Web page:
Detention of Burmese Democracy Activist Extended

By Amy Kazmin
Washington Post Foreign Service
Wednesday, May 28, 2008

BANGKOK, May 27 -- Burma's military junta on Tuesday extended the house arrest of Nobel Peace Prize-winning democracy advocate Aung San Suu Kyi for another year, drawing softer criticism than usual from foreign governments that are now focused on aiding survivors of Tropical Cyclone Nargis.

The news came as U.N. officials said they expected to rapidly scale up delivery of much-needed food aid in coming days. In Geneva, the United Nations said only 42 percent of an estimated 2.4 million victims have received outside aid more than three weeks after the disaster.

Suu Kyi is the daughter of Burma's revered independence hero, Aung San, and leader of the opposition National League for Democracy, which won a landslide election victory in 1990 but has not been permitted to take power.

A symbol of hope for millions of Burmese, she has spent approximately 12 of the past 18 years under house arrest, including an unbroken stretch since May 2003, after her convoy was violently attacked during a political tour that drew rapturous crowds.

The government's decision to confine her to her dilapidated lakeside bungalow for another year had been widely predicted. It was conveyed to her by officials during a 10-minute visit to her home. Earlier, 30 of her supporters tried to march from the NLD headquarters to her home, but their protest was quickly broken up, with about 16 people arrested.

Western governments have traditionally been vociferous in calling for Suu Kyi's freedom. Over the last decade, the United Nations has repeatedly sought to broker real dialogue between her and the generals.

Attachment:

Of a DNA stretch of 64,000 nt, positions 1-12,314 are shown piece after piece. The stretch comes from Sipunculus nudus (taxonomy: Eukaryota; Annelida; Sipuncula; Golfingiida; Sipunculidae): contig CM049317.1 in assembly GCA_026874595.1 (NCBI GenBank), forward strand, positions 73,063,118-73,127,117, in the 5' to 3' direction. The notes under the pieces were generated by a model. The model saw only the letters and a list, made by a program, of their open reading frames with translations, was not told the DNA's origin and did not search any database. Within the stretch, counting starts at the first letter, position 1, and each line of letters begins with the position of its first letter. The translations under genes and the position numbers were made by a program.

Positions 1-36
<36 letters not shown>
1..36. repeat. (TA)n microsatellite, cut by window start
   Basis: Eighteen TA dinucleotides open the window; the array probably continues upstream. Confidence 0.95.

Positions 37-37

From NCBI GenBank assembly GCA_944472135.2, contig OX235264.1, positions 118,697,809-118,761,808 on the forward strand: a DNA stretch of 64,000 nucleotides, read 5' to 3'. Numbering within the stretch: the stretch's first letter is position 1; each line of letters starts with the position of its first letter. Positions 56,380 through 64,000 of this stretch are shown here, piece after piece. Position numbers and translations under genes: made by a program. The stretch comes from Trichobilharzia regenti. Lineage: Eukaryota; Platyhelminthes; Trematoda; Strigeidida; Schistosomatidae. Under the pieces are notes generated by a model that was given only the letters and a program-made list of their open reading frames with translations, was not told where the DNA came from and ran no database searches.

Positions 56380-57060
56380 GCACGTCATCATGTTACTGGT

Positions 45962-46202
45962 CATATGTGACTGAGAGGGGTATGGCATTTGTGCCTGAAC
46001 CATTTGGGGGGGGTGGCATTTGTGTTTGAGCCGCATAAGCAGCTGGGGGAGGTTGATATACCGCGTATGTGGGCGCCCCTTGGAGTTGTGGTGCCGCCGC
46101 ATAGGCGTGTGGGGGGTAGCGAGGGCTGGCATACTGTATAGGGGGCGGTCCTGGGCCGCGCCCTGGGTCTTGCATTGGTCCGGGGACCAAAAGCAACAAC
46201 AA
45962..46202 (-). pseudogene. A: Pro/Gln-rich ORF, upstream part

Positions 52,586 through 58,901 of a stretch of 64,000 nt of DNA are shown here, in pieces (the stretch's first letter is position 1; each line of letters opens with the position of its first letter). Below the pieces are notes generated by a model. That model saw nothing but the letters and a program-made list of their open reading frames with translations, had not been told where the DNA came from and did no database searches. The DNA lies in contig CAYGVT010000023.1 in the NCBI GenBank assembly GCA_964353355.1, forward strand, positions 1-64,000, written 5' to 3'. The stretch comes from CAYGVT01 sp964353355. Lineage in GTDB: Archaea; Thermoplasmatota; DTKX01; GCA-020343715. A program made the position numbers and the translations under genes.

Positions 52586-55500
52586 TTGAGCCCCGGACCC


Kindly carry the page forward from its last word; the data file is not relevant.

But since cyclone Nargis, many of those governments and the United Nations have been preoccupied with the struggle to deliver lifesaving emergency relief and long-term recovery assistance to survivors .

While visiting Burma, also called Myanmar, last week, U.N. Secretary General Ban Ki-moon spent two hours with Burmese military and government chief Senior Gen. Than Shwe, without mentioning Suu Kyi. At a donor meeting Sunday, more than 50 governments promised greater financial aid for cyclone survivors if the government gave foreign aid workers "unhindered access" to the cyclone zone. But the donors laid down no political conditions for the help.

Still, President Bush issued a statement saying he was "deeply troubled" by the house arrest extension, which he noted dated this time from "the murderous assault by regime-sponsored thugs on her motorcade."

"The United States will continue to help the people of Burma recover from the devastation of Cyclone Nargis and will continue to support the Burmese people's long term struggle for freedom," Bush said.

Pro-democracy activists accused international leaders of betraying Suu Kyi. Mark Farmaner, director of the Burma Campaign UK, said, "The U.N. is crawling on its knees before the regime, afraid to speak the truth in case it affects aid access deals."


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